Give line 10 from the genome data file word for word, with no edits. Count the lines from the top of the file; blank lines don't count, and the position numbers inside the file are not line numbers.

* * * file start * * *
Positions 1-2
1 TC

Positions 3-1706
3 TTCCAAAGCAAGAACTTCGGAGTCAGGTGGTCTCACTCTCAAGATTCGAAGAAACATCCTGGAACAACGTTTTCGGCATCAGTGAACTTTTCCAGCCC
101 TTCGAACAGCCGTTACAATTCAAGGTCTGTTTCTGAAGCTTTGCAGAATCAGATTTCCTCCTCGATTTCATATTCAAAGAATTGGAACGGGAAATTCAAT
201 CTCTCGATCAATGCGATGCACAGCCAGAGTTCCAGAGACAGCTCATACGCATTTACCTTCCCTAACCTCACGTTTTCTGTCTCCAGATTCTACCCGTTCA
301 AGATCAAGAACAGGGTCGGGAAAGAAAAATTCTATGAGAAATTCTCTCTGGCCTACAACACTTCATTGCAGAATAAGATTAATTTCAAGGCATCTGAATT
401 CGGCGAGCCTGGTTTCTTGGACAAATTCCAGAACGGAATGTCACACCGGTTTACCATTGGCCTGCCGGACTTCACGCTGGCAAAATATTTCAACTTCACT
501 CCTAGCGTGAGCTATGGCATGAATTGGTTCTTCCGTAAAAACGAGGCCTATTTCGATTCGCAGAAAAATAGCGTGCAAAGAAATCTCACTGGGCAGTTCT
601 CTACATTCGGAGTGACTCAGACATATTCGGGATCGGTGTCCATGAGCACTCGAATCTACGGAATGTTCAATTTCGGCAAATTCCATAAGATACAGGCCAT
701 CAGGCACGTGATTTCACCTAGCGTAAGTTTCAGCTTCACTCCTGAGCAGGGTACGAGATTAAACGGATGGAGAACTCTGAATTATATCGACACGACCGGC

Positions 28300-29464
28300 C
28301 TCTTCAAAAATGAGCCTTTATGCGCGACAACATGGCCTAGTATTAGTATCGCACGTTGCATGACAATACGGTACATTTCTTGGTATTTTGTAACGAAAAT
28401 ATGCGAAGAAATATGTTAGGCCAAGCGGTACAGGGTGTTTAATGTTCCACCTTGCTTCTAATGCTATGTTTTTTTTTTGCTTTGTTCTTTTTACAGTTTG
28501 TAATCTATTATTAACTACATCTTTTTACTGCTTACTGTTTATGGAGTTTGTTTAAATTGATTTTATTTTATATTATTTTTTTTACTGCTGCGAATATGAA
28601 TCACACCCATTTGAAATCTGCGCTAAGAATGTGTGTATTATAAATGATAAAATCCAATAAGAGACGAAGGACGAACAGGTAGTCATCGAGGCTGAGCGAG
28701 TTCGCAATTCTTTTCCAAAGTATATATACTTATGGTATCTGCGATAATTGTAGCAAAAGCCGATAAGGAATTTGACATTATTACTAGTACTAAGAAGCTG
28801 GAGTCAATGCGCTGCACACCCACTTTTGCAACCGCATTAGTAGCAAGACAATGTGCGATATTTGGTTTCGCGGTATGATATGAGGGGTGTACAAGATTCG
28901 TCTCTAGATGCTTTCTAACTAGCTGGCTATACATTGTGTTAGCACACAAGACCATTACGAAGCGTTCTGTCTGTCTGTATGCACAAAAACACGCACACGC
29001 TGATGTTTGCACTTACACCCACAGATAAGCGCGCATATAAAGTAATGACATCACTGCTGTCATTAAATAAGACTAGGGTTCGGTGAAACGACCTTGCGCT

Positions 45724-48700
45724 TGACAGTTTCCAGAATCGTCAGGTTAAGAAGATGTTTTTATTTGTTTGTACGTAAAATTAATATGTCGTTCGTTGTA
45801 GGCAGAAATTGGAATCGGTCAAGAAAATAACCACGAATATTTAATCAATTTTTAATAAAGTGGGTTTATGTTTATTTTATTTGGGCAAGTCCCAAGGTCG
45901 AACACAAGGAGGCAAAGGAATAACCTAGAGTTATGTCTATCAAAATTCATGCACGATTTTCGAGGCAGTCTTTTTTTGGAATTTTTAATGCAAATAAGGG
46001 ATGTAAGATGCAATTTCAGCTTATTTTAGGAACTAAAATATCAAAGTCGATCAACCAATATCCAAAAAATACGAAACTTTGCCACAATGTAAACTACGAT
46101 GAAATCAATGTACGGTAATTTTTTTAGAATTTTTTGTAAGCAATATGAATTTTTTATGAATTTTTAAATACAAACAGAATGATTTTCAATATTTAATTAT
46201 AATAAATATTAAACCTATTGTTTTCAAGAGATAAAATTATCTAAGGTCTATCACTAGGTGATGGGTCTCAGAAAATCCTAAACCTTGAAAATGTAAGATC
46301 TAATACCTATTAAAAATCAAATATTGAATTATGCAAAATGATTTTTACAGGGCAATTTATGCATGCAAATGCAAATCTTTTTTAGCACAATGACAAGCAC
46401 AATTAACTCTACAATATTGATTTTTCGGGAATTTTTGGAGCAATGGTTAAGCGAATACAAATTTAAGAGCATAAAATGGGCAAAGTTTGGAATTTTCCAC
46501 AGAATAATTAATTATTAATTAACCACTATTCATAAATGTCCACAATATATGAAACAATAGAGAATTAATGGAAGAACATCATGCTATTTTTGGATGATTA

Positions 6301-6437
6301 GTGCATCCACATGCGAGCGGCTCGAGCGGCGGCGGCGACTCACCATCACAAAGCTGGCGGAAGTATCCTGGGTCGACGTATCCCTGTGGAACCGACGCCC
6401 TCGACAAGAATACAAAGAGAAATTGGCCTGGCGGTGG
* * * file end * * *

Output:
601 CTACATTCGGAGTGACTCAGACATATTCGGGATCGGTGTCCATGAGCACTCGAATCTACGGAATGTTCAATTTCGGCAAATTCCATAAGATACAGGCCAT